Owners of troubled Little Rock apartments held in contempt of court, fined $1,000 per day
Big Country Chateau, its holding company and parent company have not provided Pulaski County Circuit Court with required financial documents, per court records
Arkansas Attorney General Tim Griffin greets Big Country Chateau tenants (Left to right) Clara Edmonston, Delores McDaniel and Jay Richard at a Jan. 26, 2023, tenants' rally in front of Little Rock City Hall. Big Country Chateau faces multiple legal troubles and was held in contempt of court by a Pulaski County Circuit Judge on Sept. 19, 2023. (Sonny Albarado/Arkansas Advocate)
A troubled Little Rock apartment complex, its holding company and its out-of-state parent company have each been fined $1,000 a day since Aug. 14 and will continue to be until they comply with a Pulaski County Circuit Court order from February, according to a Tuesday order from a judge holding them in contempt of court.
The Arkansas Attorney General’s Office sued Big Country Chateau, Apex Big Chateau AR and Apex Equity Group in August 2022, alleging deceptive business practices. The 151-unit complex on Colonel Glenn Road has also been facing a legal challenge from the city of Little Rock over unsafe living conditions since 2019.
Sal Thomas, a Texas-based third-party receiver for the apartments, has been overseeing the complex and collecting tenants’ rent and utility payments since Pulaski County Circuit Judge Cara Connors appointed him on Feb. 22.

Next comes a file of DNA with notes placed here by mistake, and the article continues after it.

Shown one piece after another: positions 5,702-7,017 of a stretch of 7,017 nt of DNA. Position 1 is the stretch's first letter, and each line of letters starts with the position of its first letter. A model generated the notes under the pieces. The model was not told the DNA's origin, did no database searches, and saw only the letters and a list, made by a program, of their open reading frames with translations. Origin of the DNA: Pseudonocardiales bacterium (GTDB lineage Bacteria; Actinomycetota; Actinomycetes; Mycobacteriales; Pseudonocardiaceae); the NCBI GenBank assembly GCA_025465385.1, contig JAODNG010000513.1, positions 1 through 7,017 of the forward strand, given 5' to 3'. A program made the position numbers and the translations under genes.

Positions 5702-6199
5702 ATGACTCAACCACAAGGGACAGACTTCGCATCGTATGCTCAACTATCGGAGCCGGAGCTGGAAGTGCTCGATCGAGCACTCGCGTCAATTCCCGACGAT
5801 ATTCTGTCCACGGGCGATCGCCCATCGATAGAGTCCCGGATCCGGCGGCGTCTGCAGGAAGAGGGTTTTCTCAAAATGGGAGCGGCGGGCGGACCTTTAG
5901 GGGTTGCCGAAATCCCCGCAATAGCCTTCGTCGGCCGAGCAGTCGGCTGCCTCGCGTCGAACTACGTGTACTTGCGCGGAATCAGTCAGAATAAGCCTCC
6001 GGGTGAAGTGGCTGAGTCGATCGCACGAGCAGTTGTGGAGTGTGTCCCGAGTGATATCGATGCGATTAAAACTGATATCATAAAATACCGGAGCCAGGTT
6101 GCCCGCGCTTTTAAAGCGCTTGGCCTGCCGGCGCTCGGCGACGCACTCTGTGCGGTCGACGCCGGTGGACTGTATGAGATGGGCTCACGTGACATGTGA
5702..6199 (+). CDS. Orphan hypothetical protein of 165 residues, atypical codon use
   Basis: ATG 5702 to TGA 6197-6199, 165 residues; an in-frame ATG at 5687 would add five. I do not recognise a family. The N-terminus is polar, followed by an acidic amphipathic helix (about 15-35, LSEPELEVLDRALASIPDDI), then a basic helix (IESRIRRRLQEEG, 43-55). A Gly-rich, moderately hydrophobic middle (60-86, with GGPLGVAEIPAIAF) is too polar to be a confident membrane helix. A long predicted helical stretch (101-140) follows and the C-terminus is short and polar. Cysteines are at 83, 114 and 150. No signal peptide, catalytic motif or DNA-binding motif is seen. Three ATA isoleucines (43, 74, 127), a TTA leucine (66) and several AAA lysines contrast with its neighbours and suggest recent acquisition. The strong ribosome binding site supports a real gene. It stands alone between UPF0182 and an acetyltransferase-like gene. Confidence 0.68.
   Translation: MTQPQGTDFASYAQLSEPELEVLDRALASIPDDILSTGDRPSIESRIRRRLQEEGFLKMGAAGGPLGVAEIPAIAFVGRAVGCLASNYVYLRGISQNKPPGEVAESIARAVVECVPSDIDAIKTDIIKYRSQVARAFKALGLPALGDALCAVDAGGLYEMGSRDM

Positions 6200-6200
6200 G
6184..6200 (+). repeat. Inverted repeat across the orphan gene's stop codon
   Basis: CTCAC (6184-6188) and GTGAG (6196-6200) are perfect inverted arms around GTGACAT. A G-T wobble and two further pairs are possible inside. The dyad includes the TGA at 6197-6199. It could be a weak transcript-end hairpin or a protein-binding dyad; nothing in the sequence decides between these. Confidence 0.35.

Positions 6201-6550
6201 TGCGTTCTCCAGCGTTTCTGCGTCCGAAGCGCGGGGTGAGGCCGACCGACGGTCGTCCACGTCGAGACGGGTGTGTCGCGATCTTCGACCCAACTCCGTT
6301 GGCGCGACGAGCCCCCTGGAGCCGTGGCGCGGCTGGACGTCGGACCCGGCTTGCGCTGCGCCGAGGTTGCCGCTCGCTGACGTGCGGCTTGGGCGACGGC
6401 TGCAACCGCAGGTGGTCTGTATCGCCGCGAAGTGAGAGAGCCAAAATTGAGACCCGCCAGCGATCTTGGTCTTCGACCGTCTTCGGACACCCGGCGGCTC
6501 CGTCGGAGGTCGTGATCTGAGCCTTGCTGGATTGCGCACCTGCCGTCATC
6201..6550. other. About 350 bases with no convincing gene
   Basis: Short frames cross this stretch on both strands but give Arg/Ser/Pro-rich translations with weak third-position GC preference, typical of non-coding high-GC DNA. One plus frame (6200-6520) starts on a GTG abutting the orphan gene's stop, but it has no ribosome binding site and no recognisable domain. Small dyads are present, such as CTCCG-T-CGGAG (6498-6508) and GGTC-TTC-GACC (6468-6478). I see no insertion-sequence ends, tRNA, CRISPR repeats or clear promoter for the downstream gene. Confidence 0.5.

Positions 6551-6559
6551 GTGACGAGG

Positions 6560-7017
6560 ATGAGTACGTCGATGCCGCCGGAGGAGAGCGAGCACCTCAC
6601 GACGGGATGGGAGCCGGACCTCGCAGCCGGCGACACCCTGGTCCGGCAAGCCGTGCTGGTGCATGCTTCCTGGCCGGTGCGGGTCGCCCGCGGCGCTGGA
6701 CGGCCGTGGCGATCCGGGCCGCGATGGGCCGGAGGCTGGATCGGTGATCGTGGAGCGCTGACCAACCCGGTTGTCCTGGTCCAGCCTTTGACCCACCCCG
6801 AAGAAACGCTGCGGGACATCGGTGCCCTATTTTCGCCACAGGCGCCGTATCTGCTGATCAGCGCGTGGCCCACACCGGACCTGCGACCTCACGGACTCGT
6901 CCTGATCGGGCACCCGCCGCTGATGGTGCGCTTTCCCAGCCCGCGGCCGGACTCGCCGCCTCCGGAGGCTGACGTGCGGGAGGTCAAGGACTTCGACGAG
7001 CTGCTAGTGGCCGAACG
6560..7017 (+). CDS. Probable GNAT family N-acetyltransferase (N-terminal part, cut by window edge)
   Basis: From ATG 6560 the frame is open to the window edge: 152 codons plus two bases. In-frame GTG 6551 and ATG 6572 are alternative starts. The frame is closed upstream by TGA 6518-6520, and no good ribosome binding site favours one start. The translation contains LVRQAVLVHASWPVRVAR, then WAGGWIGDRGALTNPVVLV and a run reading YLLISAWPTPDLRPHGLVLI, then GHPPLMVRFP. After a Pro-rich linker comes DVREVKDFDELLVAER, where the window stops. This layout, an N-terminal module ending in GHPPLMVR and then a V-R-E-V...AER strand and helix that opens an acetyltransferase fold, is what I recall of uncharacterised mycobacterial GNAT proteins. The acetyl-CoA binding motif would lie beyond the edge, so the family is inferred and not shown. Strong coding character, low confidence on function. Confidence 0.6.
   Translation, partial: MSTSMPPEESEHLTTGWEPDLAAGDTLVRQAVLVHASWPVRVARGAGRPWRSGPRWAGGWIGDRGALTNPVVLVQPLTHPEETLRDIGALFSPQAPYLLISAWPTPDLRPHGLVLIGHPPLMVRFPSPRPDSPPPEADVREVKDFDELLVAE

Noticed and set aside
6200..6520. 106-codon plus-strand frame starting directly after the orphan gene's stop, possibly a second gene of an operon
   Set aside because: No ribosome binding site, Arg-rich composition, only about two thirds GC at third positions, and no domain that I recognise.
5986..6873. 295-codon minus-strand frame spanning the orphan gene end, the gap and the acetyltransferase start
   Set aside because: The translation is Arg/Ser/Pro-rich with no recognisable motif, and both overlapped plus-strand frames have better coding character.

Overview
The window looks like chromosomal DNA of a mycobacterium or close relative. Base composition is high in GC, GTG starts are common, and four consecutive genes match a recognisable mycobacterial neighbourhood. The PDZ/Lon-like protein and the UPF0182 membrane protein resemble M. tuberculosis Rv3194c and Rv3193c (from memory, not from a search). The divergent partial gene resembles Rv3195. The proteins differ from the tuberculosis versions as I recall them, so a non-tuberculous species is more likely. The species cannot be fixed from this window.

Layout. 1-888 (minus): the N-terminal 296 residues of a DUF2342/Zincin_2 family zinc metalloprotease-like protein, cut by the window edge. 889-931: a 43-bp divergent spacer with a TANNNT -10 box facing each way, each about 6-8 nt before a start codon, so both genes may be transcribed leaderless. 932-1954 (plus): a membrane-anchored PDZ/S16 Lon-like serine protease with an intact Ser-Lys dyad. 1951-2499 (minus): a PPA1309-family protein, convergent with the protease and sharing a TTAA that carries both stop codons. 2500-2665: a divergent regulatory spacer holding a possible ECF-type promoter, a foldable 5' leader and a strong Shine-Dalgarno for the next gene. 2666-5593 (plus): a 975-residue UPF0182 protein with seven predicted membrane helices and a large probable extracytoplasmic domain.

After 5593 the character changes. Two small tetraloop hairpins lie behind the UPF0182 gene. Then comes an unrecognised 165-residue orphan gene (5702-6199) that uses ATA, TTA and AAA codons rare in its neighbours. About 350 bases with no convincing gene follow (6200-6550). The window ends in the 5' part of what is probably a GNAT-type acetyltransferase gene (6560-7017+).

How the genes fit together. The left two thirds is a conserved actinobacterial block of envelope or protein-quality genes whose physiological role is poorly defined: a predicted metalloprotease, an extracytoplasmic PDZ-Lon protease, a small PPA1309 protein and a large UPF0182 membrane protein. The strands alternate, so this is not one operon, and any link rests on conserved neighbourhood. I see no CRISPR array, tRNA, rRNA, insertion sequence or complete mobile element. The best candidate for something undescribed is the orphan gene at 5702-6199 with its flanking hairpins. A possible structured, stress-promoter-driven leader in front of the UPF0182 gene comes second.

Connors’ order appointing Thomas required the defendants to provide the court “an accounting of assets and all financial records,” including bank records, tax records and purchasing agreements pertaining to Big Country Chateau and its holding company within 21 days.
When the defendants did not provide the required documents, Attorney General Tim Griffin’s office filed a motion in April for Connors to hold the defendants in contempt of court.
On June 9, Connors scheduled a hearing for Aug. 14 to allow the defendants to make a case for why they should not be held in contempt. The defendants still had not given the documents to the court as of June 9, according to court records.
The defendants did not appear at the Aug. 14 hearing, though their legal counsel did. Based on this and their continued nonresponse to the order, Connors ruled Tuesday that the defendants are in contempt and each owe $1,000 per day as of the hearing date, according to court records.
Big Country Chateau residents nearly lost both water and electricity twice in a year after apartment management did not pay the utility bills with the money collected in rent payments as promised.
Former Attorney General Leslie Rutledge’s office filed the consumer protection lawsuit against Big Country Chateau in light of the first nonpayment of utility bills. The complaint alleged that the complex had violated the Arkansas Deceptive Trade Practices Act, which prohibits accepting consumers’ money for a previously agreed-upon purpose and not using the money for that purpose.
Violators of the Arkansas Deceptive Trade Practices Act can be fined up to $10,000 per violation.
Griffin took over the lawsuit in January when he succeeded Rutledge, who is now lieutenant governor.
Big Country Chateau faces its next city environmental court hearing Thursday. The property has a history of code violations, including mold, broken windows, exposed electrical wiring and scattered garbage.
As of Wednesday, that number is now 17, city Housing Director Kevin Howard said in an interview. 100 Families, an initiative within the local nonprofit Restore Hope, has been helping the city relocate tenants.
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